After showing up in Richmond about nine months ago without a public-facing operation, a cidery from Washington, D.C. is expanding in the Southside.
Anxo Cider, which last year leased storage space in the Clopton Siteworks development at 2640 Decatur St., is now planning to begin producing its wares onsite.
Anxo co-founder Jason Burnett said the forthcoming fermenting and cider-making operation is the next step in the company’s plans for Richmond.
“At that point (last fall) we weren’t yet ready to go with a full winery. But we’re now taking that next step … I think Richmond will be a growing part of Anxo and we’re really happy with what we’ve experienced thus far,” Burnett said.
Clopton Siteworks is a project by Lynx Ventures that included redeveloping over two dozen tobacco warehouses. Anxo, which has two locations with restaurants in D.C., leased 5,000 square feet in the development last fall, which it used to store kegs and cans of its cider.
“This will complement our locations up here in D.C.,” Burnett said. “We get a ton, literally hundreds of tons, of apples from Virginia. So having a location that’s closer to our farmers will make some operational sense.”
Burnett said they’re not sure if the cidery will have any public-facing tasting room, and as of now, Anxo is applying only for a license to sell cider for off-premises consumption.
The fermentation hardware itself will be quite smaller than Anxo’s D.C. facilities. In D.C., Burnett said they produce about 100,000 gallons of cider per year, whereas the Richmond facility will produce about 5,000.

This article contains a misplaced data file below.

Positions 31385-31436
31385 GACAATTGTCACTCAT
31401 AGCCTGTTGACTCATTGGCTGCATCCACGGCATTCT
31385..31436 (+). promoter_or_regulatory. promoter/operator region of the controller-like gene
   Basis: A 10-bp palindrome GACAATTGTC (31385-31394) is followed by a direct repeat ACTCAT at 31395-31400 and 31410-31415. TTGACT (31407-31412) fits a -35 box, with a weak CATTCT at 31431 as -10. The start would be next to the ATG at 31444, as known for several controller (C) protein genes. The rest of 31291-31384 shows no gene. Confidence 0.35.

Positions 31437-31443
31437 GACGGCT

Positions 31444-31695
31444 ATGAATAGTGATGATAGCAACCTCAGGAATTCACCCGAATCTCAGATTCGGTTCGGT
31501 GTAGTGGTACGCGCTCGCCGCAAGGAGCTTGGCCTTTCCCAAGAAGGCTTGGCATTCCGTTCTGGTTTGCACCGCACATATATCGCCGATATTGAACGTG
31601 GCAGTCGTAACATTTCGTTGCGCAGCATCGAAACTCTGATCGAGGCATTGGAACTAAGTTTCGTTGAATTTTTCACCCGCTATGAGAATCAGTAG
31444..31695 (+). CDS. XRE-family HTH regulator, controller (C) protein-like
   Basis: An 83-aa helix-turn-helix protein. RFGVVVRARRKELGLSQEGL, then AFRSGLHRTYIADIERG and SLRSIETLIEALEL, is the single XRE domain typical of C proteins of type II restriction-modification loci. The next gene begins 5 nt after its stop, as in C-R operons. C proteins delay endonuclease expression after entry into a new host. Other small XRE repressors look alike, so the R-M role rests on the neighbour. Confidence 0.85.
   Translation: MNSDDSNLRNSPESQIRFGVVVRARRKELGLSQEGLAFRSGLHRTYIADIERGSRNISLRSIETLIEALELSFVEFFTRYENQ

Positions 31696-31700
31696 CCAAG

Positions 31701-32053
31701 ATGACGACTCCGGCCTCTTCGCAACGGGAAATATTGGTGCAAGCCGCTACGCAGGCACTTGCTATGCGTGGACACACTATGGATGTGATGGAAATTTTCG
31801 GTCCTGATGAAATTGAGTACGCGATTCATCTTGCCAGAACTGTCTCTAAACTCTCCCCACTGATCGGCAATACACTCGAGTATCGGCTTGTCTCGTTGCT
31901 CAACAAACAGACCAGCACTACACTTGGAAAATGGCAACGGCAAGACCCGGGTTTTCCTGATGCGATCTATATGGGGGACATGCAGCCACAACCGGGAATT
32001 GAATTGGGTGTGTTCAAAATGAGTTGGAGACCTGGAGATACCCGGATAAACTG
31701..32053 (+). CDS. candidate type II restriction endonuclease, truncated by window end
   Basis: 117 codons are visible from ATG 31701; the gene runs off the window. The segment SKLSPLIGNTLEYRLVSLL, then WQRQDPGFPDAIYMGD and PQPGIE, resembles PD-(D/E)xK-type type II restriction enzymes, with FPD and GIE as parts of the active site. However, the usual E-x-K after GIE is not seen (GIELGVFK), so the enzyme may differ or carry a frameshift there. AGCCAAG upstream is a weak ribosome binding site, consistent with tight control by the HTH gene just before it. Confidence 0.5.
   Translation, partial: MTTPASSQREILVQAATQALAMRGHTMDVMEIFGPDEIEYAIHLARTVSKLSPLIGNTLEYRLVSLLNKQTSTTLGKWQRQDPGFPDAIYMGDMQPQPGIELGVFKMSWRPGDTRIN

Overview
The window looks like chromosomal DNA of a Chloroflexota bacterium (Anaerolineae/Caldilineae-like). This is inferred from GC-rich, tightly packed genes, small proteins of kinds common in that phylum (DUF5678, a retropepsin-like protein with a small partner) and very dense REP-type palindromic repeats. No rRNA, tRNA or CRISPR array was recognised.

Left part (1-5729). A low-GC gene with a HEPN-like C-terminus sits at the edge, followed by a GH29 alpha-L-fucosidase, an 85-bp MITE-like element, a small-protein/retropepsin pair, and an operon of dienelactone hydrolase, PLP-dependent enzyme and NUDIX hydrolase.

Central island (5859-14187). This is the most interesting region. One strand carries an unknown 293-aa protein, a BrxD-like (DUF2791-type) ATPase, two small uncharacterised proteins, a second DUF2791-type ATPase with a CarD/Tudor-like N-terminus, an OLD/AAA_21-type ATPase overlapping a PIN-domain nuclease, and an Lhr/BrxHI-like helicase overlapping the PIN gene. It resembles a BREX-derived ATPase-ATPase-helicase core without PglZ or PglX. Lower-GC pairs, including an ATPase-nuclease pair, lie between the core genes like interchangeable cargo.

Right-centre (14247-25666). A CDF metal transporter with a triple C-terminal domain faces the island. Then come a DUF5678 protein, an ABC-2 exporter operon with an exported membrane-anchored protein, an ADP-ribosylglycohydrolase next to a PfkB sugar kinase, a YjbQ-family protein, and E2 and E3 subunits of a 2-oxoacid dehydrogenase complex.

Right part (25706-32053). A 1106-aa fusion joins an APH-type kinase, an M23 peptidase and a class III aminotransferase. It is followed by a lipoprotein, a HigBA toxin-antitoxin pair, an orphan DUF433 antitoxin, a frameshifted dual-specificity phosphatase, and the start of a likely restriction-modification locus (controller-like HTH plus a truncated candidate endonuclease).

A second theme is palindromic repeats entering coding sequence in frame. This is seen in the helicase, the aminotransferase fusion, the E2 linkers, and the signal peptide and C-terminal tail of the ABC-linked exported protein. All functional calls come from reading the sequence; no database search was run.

“It’ll help work out the kinks in a system when you’re working on a small scale to get things going smoothly,” Burnett said.
He said they’re aiming to get the facility operational this fall.
Revenue for Anxo, whose distribution map is primarily on the East Coast, has dropped since the pandemic hit, Burnett said. The company, much like many other local beer and cider makers, has leaned into delivery and takeout to float it in recent months.
“We’re doing OK. Our revenue is quite a bit less than what it was as a restaurant,” Burnett said. “I’m actually strangely optimistic that we’re going to come out of this with a different business model that I’m pretty excited about.”
Elsewhere in Clopton Siteworks, one of Anxo’s neighbors is food-and-beverage incubator Hatch RVA. In March, Hatch launched food relief in support of people struggling during the coronavirus pandemic.
Dubbed Hatch Helps, the program was launched as a Richmond branch of the national World Central Kitchen, a D.C.-based nonprofit that responds to international disasters by offering meals to people affected.
Hatch, which acts as a coworking space for local consumer goods companies, has had some members scale back their activity due to the pandemic’s disruptions, which created an opportunity to use the 20,000-square-foot facility’s resources to pump out meals and support the surrounding community.
Hatch Executive Director Austin Green said last month the group had made and distributed 400 meals through an initial batch of vegetarian lentil soup.
Donations for the first wave of the effort were facilitated by McDonough Community Garden of Enrichmond Foundation, one of two distribution points for the meals in Manchester. The other distribution point was Broad Rock Community Garden.